'Cats': Rebel Wilson Is Responsible for the Movie's Most Horrific Image – Showbiz Cheat SheetPets
No 2019 release has become as instantly infamous as Cats. On paper, a big-screen adaptation of one of the most popular musicals of all time — directed by an Oscar-winning filmmaker, no less — seemed like a sure thing. In fact, many in the industry even considered the movie a potential Oscar contender. Then they saw the footage for the first time.
Director Tom Hooper’s movie is famous for its surreal imagery. Cats is, of course, most notable because of the technology bringing the titular felines to life. But the film occasionally flirts with even deeper madness. But it’s star Rebel Wilson, not Hooper, who is actually behind arguably the most upsetting image in the film.
Onstage, Cats uses a combination of make-up and costuming to transform its cast of performers into characters with names like Skimbleshanks and Grizabella. But for the movie version, Hooper wanted to use modern technology to create realistic looking “digital fur.”
With a combination of straight-up CGI and motion capture, Cats aims to create life-like feline bodies for its actors. But as soon as the first trailer dropped, moviegoers and critics balked at the surreal look of the film’s cat-people. To many, the characters looked like something out of a horror film, rather than a PG-rated musical.
So, despite a cast of talented performers that includes Oscar winners Judi Dench and Jennifer Hudson, Cats fell remarkably flat at the box office. The film reportedly cost roughly $100 million to make. Yet, its worldwide total only reached $74 million, leaving Universal with a substantial loss.
The singing, dancing humanoid cats in the marketing may have kept audiences largely away from Hooper’s film. But those who actually did buy a ticket faced an even more bizarre image.
Early in the film, viewers meet Jennyanydots (Wilson), a seemingly lazy cat who spends her nights teaching elaborate song-and-dance numbers to the household’s mice and roaches. As she sings about her work, she pulls back a curtain to reveal her trained mice. Much to audiences’ shock, the characters aren’t just played by actors but by children augmented with CGI.
On the feature commentary for the Cats Blu-ray, Hooper revealed it was Wilson’s idea to cast children as Jennyanydots’ mice.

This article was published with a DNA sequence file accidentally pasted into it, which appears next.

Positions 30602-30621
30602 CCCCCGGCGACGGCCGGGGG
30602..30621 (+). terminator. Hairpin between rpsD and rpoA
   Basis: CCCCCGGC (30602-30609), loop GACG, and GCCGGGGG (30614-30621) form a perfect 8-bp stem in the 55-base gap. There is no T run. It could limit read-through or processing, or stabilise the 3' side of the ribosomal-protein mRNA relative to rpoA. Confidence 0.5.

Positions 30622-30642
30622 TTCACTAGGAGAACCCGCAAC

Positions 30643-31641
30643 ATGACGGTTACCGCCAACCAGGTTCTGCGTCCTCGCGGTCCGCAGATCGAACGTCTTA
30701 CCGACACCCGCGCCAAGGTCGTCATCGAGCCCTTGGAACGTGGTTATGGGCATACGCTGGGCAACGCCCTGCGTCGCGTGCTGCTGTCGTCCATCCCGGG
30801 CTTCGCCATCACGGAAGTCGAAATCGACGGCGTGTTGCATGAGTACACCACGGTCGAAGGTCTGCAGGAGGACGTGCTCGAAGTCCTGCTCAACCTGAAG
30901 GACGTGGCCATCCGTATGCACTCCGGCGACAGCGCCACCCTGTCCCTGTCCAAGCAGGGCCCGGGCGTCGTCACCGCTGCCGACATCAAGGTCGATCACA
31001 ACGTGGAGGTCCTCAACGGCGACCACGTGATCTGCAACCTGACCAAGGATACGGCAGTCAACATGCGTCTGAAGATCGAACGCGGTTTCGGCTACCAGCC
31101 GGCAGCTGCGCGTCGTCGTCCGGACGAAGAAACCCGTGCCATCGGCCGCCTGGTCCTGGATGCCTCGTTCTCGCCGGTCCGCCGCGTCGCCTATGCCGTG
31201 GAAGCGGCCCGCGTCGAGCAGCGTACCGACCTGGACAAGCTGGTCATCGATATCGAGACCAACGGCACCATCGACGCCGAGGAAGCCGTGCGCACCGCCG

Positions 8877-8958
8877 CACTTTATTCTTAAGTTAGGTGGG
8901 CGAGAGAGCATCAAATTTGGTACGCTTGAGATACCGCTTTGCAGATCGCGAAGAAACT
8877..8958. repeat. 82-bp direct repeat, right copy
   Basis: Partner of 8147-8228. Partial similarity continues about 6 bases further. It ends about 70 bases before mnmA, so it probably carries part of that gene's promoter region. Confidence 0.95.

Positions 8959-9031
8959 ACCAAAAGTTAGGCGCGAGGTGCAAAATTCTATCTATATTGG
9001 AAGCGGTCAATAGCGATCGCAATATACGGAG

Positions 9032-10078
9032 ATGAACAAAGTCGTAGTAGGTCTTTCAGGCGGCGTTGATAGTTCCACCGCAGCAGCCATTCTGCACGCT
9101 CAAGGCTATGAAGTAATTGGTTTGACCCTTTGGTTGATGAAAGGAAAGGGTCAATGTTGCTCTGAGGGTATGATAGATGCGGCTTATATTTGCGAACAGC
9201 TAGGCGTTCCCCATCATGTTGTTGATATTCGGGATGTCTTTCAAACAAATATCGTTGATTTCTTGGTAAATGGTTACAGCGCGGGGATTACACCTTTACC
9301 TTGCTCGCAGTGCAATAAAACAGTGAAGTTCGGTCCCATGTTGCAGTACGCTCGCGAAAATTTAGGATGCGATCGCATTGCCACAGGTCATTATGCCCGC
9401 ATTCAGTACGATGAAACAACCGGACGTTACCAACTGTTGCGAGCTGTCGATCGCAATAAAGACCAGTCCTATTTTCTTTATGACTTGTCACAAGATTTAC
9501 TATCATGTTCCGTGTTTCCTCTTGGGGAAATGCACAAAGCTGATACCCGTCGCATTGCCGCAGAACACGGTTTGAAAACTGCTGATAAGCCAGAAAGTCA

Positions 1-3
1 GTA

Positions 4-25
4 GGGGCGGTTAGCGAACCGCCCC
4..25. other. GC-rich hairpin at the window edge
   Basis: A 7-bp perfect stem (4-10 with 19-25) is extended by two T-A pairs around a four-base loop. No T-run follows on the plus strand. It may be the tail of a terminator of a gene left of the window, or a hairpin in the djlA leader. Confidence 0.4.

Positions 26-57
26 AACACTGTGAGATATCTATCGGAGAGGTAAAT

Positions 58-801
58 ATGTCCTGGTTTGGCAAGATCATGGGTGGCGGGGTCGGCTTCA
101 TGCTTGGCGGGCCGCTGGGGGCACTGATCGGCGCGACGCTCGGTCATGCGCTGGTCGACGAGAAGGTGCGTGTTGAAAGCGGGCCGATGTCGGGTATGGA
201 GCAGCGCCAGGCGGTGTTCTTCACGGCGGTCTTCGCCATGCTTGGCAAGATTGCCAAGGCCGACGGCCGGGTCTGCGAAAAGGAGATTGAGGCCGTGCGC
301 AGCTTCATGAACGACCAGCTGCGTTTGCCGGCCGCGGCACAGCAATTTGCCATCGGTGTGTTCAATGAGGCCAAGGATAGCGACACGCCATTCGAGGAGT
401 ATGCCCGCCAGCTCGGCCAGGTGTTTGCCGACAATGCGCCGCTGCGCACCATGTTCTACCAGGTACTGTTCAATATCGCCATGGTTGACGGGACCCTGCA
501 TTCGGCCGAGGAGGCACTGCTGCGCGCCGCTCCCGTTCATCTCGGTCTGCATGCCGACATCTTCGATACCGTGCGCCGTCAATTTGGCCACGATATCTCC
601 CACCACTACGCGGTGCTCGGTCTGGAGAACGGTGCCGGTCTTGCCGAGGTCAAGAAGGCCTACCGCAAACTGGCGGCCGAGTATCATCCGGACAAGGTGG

In the show, the cats play the mice, but of course, I thought it’d be fun to have the mice played by miniature humans. It was Rebel’s idea that they could perhaps be played by children, which I thought was brilliant. And I tried to stay true to my idea or conceit that, just as humans are playing cats, humans also are playing mice but they’re scaled-down again. But they also have fur on their faces so you get their real performances but also the sense of their mousiness from the design.
As if the notion of human children playing mouse-like mutants wasn’t startling enough, Cats makes it pretty clear Jennyanydots is threatening her smaller animal friends with death if they mess up their performances. We even see her eat one of the roaches just a minute or so after meeting the mice.
Likely, Hooper and his team had faith in such creative decisions while making Cats. But it’s a testament to the disparity between what happens during production and what winds up on-screen. Maybe theoretically, children play the mice seemed like an interesting thought. The way Hooper executes it, the image provides an unsettling element to an intended comedic sequence.
No wonder many consider Cats one of the worst movies of 2019. The film already earned the top prize at the Razzies, which honors the worst cinematic achievements. Hooper’s film falls drastically short of working, but it also makes such admirably bold, albeit ill-conceived, decisions. Cats may even find a new “jellicle” life as a cult classic, in part thanks to strange, horrific imagery such as the mice.